Source: Nicole Cooke | DemocratB&P Excavating began demolition of the former Broadway Arms building, located in the 200 block of East Broadway Boulevard, Monday, Oct. 10, 2016.
Another Sedalia building is being removed from Broadway Boulevard, as crews began demolition on the Broadway Arms structure Monday.
Workers from B&P Excavating began prepping the building, located in the 200 block of East Broadway Boulevard, Monday morning, removing outdoor staircases and having the Sedalia Police Department check to make sure no one was inside. The first bricks started to fall just before noon, and workers were on site all day. City of Sedalia Chief Building Inspector Andy Burt said they expected the work to take a total of two weeks, including demolition, clean-up and creating a level lot.
The building, believed to have been built in the late 1920s, has been vacant for about 15 years, Burt said.
“We’ve been monitoring cracks on the walls and they have been getting larger, there’s a significant portion of the rear that had collapsed,” he said of the building. “It’s been vacant for many years, attracted nuisance, (so the city) thought it was time it be demolished.”
City Administrator Gary Edwards said the demolition included funds from the city’s demolition budget as well as funds from the Midtown TIF, as demolition of Broadway Arms was included in the most recent amendment passed by the Sedalia TIF (Tax Increment Financing) Commission earlier this year; the amendment included $125,000 for Broadway Arms.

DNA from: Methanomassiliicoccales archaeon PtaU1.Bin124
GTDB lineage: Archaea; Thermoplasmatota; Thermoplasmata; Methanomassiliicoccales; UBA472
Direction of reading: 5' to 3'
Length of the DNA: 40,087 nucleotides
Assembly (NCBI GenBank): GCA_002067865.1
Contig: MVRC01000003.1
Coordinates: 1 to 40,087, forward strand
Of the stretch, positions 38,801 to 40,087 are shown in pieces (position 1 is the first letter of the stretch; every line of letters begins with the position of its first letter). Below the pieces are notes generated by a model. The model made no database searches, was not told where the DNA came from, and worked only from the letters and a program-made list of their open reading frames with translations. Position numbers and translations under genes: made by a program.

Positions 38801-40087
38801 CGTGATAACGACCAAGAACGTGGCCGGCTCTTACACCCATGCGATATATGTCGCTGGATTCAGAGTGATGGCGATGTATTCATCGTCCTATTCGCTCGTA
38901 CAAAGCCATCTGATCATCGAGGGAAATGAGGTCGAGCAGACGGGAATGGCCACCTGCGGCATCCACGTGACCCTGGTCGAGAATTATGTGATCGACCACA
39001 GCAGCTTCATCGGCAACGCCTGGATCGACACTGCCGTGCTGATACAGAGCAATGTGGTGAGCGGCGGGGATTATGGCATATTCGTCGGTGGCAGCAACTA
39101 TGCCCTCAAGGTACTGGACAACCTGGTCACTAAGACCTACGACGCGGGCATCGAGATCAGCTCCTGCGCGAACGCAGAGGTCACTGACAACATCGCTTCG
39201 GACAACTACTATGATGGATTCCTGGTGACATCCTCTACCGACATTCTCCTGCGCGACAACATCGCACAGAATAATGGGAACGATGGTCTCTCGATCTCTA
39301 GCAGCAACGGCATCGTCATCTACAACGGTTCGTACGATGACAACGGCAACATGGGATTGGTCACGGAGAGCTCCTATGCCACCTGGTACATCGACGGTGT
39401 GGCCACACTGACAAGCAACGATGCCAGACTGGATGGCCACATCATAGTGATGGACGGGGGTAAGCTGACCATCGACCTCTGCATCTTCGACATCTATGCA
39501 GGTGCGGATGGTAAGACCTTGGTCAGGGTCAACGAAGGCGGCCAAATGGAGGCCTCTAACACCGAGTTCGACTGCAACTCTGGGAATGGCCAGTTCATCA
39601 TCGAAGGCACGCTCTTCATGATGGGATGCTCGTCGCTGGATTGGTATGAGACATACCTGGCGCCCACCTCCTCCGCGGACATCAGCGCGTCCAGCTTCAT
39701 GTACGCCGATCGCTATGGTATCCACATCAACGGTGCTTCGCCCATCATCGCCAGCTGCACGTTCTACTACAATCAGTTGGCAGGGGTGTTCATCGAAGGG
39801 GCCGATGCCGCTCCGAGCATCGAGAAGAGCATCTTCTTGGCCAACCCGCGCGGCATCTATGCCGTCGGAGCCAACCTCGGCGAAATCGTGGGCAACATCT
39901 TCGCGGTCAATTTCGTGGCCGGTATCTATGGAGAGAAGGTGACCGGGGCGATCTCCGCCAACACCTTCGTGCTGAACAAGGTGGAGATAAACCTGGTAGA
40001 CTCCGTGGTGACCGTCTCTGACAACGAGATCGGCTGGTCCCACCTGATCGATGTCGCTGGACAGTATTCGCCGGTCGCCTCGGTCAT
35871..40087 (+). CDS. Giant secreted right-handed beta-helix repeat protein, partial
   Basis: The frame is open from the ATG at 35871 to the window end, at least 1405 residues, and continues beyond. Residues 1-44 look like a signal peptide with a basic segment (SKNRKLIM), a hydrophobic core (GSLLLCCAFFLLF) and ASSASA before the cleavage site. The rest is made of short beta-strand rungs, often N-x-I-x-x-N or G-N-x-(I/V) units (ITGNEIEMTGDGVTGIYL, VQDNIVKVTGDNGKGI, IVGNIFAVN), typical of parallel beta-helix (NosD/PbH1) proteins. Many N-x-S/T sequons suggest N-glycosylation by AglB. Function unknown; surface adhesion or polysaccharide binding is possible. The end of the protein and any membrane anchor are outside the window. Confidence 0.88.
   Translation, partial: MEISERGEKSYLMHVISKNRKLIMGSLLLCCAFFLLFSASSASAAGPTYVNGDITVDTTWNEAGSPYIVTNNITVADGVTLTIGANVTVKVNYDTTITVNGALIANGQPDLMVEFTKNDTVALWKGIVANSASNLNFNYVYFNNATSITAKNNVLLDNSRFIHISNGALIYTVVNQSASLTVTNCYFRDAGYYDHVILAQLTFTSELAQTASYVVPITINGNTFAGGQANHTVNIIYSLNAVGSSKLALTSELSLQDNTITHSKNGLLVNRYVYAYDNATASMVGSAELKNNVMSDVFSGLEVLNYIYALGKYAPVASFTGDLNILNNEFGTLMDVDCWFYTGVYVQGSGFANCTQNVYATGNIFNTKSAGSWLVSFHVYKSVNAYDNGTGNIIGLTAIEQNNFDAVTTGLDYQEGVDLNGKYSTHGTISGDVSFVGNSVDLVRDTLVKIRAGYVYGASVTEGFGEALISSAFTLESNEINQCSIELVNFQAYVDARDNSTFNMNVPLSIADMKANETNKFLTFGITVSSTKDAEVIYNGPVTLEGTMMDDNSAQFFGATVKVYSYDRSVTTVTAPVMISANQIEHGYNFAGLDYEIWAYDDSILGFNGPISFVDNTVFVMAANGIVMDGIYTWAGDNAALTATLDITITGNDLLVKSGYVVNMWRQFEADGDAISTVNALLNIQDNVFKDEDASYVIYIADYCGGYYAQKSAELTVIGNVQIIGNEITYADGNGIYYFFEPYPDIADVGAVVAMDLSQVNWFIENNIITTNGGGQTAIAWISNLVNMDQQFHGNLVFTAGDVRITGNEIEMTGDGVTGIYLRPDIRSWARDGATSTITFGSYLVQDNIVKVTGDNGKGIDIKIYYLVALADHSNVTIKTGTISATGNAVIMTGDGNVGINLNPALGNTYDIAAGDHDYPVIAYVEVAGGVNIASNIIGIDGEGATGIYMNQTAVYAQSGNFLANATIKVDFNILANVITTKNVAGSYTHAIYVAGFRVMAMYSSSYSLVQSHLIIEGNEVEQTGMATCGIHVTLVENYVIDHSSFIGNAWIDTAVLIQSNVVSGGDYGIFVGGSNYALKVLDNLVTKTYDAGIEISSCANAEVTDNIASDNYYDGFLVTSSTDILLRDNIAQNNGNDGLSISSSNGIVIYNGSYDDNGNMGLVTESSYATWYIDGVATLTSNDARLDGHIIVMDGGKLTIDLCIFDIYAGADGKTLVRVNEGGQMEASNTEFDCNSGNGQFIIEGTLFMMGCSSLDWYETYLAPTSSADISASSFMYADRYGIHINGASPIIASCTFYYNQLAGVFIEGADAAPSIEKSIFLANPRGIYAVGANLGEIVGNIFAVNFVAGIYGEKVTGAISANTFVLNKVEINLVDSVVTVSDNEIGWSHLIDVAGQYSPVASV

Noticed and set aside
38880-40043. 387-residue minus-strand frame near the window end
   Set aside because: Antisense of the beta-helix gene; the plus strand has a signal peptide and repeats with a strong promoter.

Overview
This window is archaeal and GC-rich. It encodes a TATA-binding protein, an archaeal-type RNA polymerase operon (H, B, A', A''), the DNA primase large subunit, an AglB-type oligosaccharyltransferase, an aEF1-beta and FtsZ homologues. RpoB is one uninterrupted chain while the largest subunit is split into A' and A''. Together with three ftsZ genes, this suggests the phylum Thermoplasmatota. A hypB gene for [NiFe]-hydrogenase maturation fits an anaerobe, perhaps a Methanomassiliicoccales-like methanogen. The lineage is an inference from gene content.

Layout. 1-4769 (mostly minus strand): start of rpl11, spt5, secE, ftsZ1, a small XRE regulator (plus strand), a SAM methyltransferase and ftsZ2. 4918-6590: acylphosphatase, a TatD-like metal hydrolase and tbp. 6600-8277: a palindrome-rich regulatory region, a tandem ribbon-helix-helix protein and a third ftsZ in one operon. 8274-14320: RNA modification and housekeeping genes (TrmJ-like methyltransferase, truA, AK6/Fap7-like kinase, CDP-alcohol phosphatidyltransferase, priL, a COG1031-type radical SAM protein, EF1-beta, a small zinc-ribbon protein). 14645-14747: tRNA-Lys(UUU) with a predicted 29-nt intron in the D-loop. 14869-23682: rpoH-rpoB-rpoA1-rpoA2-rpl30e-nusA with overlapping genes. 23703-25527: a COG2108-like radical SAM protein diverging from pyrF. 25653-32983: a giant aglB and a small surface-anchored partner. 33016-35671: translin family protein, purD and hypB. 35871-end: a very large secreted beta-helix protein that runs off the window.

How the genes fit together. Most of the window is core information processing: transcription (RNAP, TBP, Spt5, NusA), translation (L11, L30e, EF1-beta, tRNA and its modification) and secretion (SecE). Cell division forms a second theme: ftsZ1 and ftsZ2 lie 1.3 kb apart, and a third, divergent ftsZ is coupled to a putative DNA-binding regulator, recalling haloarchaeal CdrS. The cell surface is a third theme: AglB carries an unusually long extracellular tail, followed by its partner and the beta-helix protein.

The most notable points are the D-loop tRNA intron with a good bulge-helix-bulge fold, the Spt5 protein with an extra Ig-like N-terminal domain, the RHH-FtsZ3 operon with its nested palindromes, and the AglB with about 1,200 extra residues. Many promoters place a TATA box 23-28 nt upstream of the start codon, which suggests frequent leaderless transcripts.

Some citizens have asked why the building sat vacant so long, and the answer is slightly complicated. From the city’s standpoint, Burt said the building was “expensive to tear down, so we put it off until it was absolutely necessary to do.”
“It was previously an abandoned property, there were some asbestos issues related with the property so it was very expensive to have it demolished,” he explained. “It was a matter of making sure got all that taken care of.”
The asbestos was removed prior to B&P workers beginning demolition.
The land is owned by the Pettis County Trustee, Scott Gardner, as of a few years ago. Burt said any work done by the city on the lot will be a tax lien against the property.
“If someone becomes delinquent and (the building) has been attempted to be sold a certain number of times and there are no bidders for it to take it for the amount of taxes against the property, then it’s sold to the trustee,” Pettis County Collector Marsha Boeschen explained. “… What the trustee does is they work on behalf of the county to attempt to collect all taxes due.”
Local historian Rhonda Chalfant said the building is an art deco style, which she estimates dates the building to the 1920s or 1930s.
“It was originally an upscale apartment with really neat art deco interior, door knobs and such,” Chalfant said. “… It did have an underground parking garage.”
In the 1980s, it became housing for developmentally disabled adults, Chalfant added. As B&P workers began Monday, pieces of furniture could be seen falling out of the building, as the top two floors still had some furniture left behind. Chalfant, who recently went inside the building with city officials to help with documenting the building, said much of the furniture was “in very bad condition” and almost all the wiring had been stripped out.
“It’s just a shame that it was abandoned and left to ruin,” Chalfant said.
There are no plans for the space once demolition is complete. After the debris is removed, it will turn into a grassy vacant lot.
Nicole Cooke can be reached at 660-530-0138 or on Twitter @NicoleRCooke.